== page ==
Tom: This morning, we are talking debt ceiling, correct?
Mellody: We are, Tom. It may seem like déjà vu all over again, but the debt-ceiling squeeze is back. Treasury secretary Jack Lew has said that the debt ceiling needs to be raised in two weeks, by November 3. As you know, the last few times that this issue has come up, it has been a huge point of contention in Washington, and it has often come down to the wire or resulted in a government shutdown. So this morning, before the battle is engaged (again), I wanted to run through a short primer on the debt ceiling for our listeners, to get them up to speed and let them know how they may be affected.
Tom: OK! First things first, tell us what the debt ceiling is?
Mellody: The debt ceiling is simply the limit set by Congress on the amount of debt that the U.S. Treasury can issue.
Last year, Congress voted to suspend the limit and allow the Treasury to issue debt for the government to operate on until mid-March of 2015. The prior limit of $16.7 trillion was then recalculated to include the new debt. When it was recalculated on March 16, the limit was reset at $18.1 trillion. Now, Congress needs to lift that ceiling to enable to government to continue business as usual.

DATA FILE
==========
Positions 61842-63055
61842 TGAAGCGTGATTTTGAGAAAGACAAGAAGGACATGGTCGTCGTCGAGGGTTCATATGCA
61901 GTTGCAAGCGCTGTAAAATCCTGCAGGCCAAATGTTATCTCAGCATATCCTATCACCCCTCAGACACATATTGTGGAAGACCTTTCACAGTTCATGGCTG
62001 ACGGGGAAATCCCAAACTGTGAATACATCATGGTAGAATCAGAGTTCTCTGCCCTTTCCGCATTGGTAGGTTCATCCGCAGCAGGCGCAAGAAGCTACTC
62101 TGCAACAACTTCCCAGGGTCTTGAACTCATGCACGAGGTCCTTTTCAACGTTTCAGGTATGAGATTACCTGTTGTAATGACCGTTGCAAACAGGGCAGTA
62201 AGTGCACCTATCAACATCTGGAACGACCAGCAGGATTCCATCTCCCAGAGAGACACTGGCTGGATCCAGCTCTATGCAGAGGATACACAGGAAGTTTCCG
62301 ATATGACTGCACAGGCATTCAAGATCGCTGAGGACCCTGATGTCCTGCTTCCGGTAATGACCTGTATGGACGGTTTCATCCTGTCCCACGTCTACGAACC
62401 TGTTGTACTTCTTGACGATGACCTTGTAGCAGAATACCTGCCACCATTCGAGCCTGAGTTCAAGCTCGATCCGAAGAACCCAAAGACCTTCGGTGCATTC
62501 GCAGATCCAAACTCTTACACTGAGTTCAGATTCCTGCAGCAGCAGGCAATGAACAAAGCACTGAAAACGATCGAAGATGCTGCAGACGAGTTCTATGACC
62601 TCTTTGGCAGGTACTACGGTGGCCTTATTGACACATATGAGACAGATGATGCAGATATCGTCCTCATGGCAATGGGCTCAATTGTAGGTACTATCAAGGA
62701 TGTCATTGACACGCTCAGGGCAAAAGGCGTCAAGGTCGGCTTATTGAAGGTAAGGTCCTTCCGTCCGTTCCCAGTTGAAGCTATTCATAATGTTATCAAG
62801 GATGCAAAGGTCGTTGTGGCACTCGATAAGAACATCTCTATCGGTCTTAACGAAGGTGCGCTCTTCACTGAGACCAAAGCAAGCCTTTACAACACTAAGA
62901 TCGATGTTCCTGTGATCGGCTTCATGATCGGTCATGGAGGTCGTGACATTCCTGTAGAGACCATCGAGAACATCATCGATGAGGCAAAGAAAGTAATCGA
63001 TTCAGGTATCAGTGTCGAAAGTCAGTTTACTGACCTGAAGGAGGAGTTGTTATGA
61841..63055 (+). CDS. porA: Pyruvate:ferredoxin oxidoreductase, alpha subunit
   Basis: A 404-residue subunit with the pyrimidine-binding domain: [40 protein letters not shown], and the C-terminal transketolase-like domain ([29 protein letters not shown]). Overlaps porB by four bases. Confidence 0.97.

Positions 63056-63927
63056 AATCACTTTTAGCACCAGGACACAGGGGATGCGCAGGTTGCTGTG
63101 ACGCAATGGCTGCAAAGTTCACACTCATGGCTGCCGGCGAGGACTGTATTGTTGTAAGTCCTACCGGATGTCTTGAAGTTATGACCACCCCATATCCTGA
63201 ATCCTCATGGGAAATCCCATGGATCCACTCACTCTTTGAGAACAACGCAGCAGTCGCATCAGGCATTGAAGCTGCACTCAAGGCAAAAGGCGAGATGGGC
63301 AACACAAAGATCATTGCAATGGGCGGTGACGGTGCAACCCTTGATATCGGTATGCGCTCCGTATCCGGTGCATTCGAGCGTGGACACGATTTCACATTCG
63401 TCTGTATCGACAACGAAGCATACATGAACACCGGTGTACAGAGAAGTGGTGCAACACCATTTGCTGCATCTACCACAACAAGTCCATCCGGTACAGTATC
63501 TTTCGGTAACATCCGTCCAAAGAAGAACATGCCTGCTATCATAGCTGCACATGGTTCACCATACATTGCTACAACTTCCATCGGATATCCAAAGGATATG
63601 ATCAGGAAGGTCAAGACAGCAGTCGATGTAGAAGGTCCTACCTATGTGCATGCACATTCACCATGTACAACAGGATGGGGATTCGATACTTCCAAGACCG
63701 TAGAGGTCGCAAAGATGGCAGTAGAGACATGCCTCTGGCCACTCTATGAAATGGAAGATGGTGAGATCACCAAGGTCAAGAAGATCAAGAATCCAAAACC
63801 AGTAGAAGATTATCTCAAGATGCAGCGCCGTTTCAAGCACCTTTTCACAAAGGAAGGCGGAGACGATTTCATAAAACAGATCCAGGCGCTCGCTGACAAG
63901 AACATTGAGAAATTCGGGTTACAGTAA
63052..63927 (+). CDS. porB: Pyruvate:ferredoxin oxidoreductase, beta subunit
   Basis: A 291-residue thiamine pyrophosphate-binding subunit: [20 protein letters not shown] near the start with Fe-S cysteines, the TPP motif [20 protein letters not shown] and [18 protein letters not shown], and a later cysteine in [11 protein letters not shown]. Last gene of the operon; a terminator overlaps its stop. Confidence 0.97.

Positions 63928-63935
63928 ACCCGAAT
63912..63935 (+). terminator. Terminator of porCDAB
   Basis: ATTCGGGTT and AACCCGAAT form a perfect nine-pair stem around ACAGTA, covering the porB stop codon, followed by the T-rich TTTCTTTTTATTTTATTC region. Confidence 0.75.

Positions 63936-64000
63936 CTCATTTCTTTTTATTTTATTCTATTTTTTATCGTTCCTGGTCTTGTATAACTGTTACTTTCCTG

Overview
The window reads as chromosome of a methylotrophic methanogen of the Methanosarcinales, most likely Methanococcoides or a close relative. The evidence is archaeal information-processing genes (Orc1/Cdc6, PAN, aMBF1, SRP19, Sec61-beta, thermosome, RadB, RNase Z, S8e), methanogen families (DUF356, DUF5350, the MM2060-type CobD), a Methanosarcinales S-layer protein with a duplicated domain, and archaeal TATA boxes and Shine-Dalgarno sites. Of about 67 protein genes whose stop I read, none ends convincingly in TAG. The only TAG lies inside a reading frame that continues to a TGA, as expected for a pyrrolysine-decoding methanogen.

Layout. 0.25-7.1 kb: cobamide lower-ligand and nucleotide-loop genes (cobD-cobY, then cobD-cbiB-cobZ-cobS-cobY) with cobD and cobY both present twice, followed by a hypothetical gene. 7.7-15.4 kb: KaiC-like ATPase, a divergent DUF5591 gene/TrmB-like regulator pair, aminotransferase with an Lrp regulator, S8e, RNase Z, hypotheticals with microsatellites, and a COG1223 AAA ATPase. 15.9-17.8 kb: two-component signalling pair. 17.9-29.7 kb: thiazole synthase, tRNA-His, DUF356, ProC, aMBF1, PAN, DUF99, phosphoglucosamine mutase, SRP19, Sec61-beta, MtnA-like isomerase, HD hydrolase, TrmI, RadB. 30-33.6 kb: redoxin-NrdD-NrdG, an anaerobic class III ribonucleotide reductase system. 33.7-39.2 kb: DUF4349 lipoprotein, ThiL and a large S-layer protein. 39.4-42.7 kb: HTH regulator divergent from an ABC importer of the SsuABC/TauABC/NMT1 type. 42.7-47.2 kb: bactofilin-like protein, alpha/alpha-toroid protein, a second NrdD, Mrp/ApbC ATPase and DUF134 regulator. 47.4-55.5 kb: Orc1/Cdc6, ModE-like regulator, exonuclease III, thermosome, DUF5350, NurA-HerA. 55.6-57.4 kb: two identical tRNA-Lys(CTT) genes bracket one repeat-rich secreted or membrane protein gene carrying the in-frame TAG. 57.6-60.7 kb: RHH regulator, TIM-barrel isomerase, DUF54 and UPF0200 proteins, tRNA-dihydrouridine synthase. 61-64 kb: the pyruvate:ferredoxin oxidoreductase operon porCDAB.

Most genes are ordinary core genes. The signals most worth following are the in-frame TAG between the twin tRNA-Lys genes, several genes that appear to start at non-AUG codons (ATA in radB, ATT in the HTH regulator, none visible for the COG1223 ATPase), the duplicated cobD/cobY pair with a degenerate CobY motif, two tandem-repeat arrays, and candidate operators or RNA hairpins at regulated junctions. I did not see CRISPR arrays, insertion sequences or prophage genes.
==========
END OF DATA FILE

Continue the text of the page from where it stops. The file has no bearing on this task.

Tom: Is the debt ceiling lifted for future spending?
Mellody: Great question! A lot of the fights in Washington have seemingly centered the fact that lifting the debt ceiling will force spending cuts. Because of this, congressional efforts to lift the debt ceiling in the last few years have become difficult votes for some lawmakers because they are viewed as one way to force fiscal restraint. If your bank doesn’t increase your credit card limit, the thinking goes, you’re going to have to cut back on spending. However, this is not the case. Raising the debt ceiling allows Congress to pay for things that it has already decided to spend money on. Around one-third of federal spending is discretionary, for which Congress approves annual spending bills with specific instructions about how to spend the money. The other two-thirds is mandatory, meaning money is spent on certain programs established by existing law, such as Medicare, Medicaid and Social Security. So, not raising the debt ceiling is like hiring someone to build your house, then not paying them.
Tom: What happens if the debt ceiling is not raised?